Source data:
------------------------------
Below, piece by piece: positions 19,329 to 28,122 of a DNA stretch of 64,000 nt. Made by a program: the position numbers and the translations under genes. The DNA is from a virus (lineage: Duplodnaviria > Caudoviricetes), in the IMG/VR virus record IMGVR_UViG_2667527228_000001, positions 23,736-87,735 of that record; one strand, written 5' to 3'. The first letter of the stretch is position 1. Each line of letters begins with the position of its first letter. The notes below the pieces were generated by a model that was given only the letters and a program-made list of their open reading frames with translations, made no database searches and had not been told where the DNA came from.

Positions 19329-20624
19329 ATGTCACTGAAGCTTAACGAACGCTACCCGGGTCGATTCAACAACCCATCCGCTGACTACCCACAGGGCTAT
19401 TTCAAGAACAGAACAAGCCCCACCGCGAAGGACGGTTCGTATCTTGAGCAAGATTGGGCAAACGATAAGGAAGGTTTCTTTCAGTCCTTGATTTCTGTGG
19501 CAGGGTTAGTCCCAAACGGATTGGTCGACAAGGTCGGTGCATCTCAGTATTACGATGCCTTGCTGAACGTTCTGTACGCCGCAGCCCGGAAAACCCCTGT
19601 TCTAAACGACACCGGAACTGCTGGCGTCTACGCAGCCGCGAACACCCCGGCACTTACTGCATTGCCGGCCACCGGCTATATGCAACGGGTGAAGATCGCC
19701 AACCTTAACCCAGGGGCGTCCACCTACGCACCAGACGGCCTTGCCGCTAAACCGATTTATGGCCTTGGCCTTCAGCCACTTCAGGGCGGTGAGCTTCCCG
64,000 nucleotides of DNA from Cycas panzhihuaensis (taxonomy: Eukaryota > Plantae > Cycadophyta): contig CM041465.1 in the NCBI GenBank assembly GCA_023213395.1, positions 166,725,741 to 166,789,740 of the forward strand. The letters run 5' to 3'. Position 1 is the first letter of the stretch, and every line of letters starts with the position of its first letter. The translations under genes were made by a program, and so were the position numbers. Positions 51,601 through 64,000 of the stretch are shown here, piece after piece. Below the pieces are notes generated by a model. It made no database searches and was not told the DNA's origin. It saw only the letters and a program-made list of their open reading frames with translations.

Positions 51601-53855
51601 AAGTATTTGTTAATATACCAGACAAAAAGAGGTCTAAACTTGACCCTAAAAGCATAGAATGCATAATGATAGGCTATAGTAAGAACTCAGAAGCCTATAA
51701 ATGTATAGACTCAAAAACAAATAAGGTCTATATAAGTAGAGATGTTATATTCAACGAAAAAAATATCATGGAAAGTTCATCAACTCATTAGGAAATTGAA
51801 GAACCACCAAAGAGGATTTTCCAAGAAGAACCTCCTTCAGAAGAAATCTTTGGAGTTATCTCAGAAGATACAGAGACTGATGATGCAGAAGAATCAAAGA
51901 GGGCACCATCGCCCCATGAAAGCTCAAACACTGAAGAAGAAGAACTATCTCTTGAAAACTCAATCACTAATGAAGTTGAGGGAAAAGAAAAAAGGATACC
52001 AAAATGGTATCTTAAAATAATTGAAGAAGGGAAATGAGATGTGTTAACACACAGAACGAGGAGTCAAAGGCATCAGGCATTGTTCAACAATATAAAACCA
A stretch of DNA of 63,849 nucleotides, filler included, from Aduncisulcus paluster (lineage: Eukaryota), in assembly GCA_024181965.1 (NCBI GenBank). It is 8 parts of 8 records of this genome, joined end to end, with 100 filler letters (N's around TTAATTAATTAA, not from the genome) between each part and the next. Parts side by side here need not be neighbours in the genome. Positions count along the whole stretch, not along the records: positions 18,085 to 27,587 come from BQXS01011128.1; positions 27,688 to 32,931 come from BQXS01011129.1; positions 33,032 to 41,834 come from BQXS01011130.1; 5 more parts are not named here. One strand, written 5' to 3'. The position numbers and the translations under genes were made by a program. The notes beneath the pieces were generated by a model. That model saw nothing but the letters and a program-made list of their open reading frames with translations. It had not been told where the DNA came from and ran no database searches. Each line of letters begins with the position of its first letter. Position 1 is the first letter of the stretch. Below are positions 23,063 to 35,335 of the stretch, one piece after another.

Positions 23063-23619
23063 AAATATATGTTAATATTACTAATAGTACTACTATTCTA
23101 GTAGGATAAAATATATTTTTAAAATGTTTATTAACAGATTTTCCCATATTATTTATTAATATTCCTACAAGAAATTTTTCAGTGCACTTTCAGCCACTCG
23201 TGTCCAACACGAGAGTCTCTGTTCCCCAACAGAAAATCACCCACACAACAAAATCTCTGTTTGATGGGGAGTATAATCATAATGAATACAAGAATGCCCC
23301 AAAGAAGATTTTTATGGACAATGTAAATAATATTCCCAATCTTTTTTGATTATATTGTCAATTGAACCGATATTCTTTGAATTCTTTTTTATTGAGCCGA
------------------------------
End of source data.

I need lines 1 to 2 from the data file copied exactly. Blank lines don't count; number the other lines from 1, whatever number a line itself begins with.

Below, piece by piece: positions 19,329 to 28,122 of a DNA stretch of 64,000 nt. Made by a program: the position numbers and the translations under genes. The DNA is from a virus (lineage: Duplodnaviria > Caudoviricetes), in the IMG/VR virus record IMGVR_UViG_2667527228_000001, positions 23,736-87,735 of that record; one strand, written 5' to 3'. The first letter of the stretch is position 1. Each line of letters begins with the position of its first letter. The notes below the pieces were generated by a model that was given only the letters and a program-made list of their open reading frames with translations, made no database searches and had not been told where the DNA came from.

Positions 19329-20624